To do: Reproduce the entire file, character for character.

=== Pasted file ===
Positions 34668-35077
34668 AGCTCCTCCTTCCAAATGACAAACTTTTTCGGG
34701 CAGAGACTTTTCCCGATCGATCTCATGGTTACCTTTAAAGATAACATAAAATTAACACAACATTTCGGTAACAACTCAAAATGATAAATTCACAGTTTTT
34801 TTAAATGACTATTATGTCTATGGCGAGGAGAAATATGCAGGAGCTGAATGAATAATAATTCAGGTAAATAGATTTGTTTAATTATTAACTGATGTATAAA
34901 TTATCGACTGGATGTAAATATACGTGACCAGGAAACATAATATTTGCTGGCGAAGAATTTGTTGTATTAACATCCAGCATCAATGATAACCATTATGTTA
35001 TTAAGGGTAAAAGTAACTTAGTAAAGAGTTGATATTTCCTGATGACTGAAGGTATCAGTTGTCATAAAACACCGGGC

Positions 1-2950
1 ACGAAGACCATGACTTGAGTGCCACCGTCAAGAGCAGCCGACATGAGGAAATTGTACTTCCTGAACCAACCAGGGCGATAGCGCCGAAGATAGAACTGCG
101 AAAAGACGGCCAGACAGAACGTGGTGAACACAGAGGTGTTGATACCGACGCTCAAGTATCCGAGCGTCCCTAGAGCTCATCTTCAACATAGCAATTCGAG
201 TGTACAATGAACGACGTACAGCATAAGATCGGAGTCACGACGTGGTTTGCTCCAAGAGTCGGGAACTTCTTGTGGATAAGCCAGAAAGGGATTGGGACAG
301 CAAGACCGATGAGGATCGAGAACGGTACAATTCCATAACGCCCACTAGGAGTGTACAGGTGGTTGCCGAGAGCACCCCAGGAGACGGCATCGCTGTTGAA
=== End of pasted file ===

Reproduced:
Positions 34668-35077
34668 AGCTCCTCCTTCCAAATGACAAACTTTTTCGGG
34701 CAGAGACTTTTCCCGATCGATCTCATGGTTACCTTTAAAGATAACATAAAATTAACACAACATTTCGGTAACAACTCAAAATGATAAATTCACAGTTTTT
34801 TTAAATGACTATTATGTCTATGGCGAGGAGAAATATGCAGGAGCTGAATGAATAATAATTCAGGTAAATAGATTTGTTTAATTATTAACTGATGTATAAA
34901 TTATCGACTGGATGTAAATATACGTGACCAGGAAACATAATATTTGCTGGCGAAGAATTTGTTGTATTAACATCCAGCATCAATGATAACCATTATGTTA
35001 TTAAGGGTAAAAGTAACTTAGTAAAGAGTTGATATTTCCTGATGACTGAAGGTATCAGTTGTCATAAAACACCGGGC

Positions 1-2950
1 ACGAAGACCATGACTTGAGTGCCACCGTCAAGAGCAGCCGACATGAGGAAATTGTACTTCCTGAACCAACCAGGGCGATAGCGCCGAAGATAGAACTGCG
101 AAAAGACGGCCAGACAGAACGTGGTGAACACAGAGGTGTTGATACCGACGCTCAAGTATCCGAGCGTCCCTAGAGCTCATCTTCAACATAGCAATTCGAG
201 TGTACAATGAACGACGTACAGCATAAGATCGGAGTCACGACGTGGTTTGCTCCAAGAGTCGGGAACTTCTTGTGGATAAGCCAGAAAGGGATTGGGACAG
301 CAAGACCGATGAGGATCGAGAACGGTACAATTCCATAACGCCCACTAGGAGTGTACAGGTGGTTGCCGAGAGCACCCCAGGAGACGGCATCGCTGTTGAA